From the cognitive scientist’s point of view, the mental activities that are typically called critical thinking are actually a subset of three types of thinking: reasoning, making judgments and decisions, and problem solving. I say that critical thinking is a subset of these because we think in these ways all the time, but only sometimes in a critical way. Deciding to read this article, for example, is not critical thinking. But carefully weighing the evidence it presents in order to decide whether or not to believe what it says is. Critical reasoning, decision making, and problem solving—which, for brevity’s sake, I will refer to as critical thinking—have three key features: effectiveness, novelty, and self-direction. Critical thinking is effective in that it avoids common pitfalls, such as seeing only one side of an issue, discounting new evidence that disconfirms your ideas, reasoning from passion rather than logic, failing to support statements with evidence, and so on. Critical thinking is novel in that you don’t simply remember a solution or a situation that is similar enough to guide you. For example, solving a complex but familiar physics problem by applying a multi-step algorithm isn’t critical thinking because you are really drawing on memory to solve the problem. But devising a new algorithm is critical thinking. Critical thinking is self-directed in that the thinker must be calling the shots: We wouldn’t give a student much credit for critical thinking if the teacher were prompting each step he took.
Please note that while this research was done in the area of adult basic education, the conclusions in the report clearly indicated that, “There is very little difference between the characteristics needed by the adult basic education teacher and the effective teacher in any other setting.” This is especially true given the high numbers of underprepared students who are now showing up at college.
In 1966 Frank C. Pearce, Ph.D., prepared a report on the “needed qualities” of the ideal adult education teacher. In that report he wrote:
The teacher’s foremost concern must be the adult student, and his effectiveness in this concern must be judged on his ability to help the student to develop and maintain self-confidence. The ideal teacher could be described as people oriented, more interested in people than things, more interested in individuality than conformity, and more interested in finding solutions than in following rules. He would be considered a mature, integrated personality that had chosen his own role and relationship to society and coveted for everyone else the same privilege.
The seven characteristics identified by Pearce were (ranked in their order of importance):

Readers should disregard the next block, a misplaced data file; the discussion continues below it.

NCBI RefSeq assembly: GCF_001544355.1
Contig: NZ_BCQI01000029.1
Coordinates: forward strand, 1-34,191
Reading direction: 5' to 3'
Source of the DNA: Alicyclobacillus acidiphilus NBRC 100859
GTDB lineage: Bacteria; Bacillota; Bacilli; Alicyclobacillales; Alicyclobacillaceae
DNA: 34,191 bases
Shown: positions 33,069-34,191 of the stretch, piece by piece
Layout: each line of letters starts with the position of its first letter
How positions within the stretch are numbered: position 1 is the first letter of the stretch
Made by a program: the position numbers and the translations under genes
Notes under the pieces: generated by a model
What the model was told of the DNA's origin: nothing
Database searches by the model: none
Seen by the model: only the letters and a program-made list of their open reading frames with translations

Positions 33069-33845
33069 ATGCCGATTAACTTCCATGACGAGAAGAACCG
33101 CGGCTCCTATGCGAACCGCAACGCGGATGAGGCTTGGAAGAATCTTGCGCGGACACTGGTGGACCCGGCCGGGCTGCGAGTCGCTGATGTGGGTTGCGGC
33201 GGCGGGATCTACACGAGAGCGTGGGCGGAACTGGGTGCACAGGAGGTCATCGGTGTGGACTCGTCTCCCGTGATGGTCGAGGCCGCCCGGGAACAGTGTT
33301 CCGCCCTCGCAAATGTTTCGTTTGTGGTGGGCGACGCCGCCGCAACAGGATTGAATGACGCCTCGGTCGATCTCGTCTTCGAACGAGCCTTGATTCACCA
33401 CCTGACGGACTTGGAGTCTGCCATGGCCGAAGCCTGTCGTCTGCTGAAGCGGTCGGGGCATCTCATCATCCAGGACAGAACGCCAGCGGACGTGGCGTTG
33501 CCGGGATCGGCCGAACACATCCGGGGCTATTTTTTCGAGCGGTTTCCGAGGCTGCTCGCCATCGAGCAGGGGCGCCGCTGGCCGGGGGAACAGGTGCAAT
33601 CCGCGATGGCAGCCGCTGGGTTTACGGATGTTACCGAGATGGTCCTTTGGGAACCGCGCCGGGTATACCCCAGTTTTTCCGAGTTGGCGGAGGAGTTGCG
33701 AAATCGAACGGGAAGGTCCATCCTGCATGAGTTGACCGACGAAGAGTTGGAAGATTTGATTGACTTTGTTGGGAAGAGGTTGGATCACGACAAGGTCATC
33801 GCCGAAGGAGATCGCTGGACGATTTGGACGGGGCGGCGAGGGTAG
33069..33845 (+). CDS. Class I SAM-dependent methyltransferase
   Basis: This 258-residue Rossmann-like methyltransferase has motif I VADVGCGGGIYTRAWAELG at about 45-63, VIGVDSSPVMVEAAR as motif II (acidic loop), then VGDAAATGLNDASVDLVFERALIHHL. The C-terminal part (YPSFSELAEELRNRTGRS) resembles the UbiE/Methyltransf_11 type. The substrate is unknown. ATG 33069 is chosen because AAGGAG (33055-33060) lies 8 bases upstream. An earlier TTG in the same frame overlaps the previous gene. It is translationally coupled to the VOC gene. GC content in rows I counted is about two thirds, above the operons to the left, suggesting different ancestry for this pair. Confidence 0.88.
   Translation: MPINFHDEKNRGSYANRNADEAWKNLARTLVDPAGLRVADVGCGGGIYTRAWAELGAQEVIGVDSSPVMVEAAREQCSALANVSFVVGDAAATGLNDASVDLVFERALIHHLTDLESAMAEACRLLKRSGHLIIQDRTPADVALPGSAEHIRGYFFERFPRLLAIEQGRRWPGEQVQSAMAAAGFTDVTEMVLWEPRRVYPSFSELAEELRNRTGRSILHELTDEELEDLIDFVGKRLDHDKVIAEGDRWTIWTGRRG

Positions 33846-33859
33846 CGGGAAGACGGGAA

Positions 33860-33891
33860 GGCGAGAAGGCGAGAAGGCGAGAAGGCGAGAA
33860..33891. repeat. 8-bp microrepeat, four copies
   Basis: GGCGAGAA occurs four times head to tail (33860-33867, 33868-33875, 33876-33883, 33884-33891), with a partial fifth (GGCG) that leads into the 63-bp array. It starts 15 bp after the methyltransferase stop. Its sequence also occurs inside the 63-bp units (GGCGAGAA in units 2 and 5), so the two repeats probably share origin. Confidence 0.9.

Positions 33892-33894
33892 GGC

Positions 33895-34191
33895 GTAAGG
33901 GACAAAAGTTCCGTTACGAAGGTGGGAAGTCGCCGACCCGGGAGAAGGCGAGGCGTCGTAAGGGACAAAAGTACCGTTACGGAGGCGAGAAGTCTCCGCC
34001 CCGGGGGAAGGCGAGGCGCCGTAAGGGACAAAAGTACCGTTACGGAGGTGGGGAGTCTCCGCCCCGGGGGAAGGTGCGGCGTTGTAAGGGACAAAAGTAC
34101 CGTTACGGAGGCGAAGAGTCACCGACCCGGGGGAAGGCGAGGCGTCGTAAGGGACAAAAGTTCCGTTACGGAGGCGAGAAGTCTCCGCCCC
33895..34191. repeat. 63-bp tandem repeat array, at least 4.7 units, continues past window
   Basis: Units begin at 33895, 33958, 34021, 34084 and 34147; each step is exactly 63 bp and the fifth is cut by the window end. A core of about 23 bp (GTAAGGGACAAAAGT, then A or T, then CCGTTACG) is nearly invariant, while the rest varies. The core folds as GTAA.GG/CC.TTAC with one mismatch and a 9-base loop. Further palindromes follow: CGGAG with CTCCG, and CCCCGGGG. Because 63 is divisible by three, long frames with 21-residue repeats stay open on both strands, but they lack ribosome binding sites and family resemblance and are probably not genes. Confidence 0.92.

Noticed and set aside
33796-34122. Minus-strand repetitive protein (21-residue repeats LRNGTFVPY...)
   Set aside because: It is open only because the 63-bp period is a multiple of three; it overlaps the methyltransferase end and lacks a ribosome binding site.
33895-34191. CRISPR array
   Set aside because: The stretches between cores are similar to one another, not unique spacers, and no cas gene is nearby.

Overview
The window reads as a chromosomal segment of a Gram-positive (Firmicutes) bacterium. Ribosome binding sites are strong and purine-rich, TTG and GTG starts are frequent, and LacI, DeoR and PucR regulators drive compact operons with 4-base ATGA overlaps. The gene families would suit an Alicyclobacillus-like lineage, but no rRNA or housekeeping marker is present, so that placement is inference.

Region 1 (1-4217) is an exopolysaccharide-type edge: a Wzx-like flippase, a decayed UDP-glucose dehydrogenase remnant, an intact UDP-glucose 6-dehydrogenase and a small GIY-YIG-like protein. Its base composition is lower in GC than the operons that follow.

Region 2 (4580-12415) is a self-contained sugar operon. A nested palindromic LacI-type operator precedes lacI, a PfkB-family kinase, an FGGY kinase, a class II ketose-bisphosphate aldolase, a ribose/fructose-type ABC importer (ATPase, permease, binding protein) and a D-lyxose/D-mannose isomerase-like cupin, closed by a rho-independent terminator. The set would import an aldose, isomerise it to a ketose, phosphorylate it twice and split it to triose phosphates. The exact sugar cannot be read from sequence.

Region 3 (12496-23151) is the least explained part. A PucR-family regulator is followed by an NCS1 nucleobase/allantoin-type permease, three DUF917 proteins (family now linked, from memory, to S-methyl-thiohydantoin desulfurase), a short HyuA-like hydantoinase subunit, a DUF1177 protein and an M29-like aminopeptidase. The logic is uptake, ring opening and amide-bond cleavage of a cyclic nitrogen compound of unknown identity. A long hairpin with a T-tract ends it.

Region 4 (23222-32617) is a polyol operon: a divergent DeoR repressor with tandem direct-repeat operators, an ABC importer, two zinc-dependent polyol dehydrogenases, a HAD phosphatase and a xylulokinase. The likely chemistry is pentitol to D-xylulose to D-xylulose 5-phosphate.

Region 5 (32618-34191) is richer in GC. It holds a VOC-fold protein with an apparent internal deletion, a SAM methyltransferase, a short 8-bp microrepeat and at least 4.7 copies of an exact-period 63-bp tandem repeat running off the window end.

The reports conclusions were:
The characteristics needed by an ideal basic education teacher have a variety of component parts. They are similar to the parts of a mosaic where some parts can be taught while others are more readily acquired through the process of maturation. Moreover, the need for these characteristics will occur at varying degrees on both horizontal and vertical planes within the mosaic. This produces an overlapping condition where one essential quality is dependent upon each of the other qualities.
It is unlikely that any given instructor could possess all of the characteristics needed in teaching adults basic education. A balance, however, among members of the staff can be achieved.
The attributes needed by the effective teacher are derived from a single goal — the ability to help the student to develop and maintain self-confidence. The essential attributes to reach this goal in order of their importance were: Understanding, Flexibility, Patience, Practicality, Humor, Creativity, and Preparation.
Understanding that reflects the inherent worth of every individual, emphasizing active involvement in student problems rather than sympathy leads to a learning climate where the student feels he is an integral an needed part. This is the foremost requirement for the effective adult basic education teacher.
There is very little difference between the characteristics needed by the adult basic education teacher and the effective teacher in any other setting. On the other hand, they must be present in the basic education setting, while teachers in other programs may not possess such characteristics and the programs still manage to survive.
Frank C. Pearce. “Basic Education Teachers: Seven Needed Qualities.” Adult Division, Modesto Junior College, Yosemite Junior College District, Modesto, California. September 1966.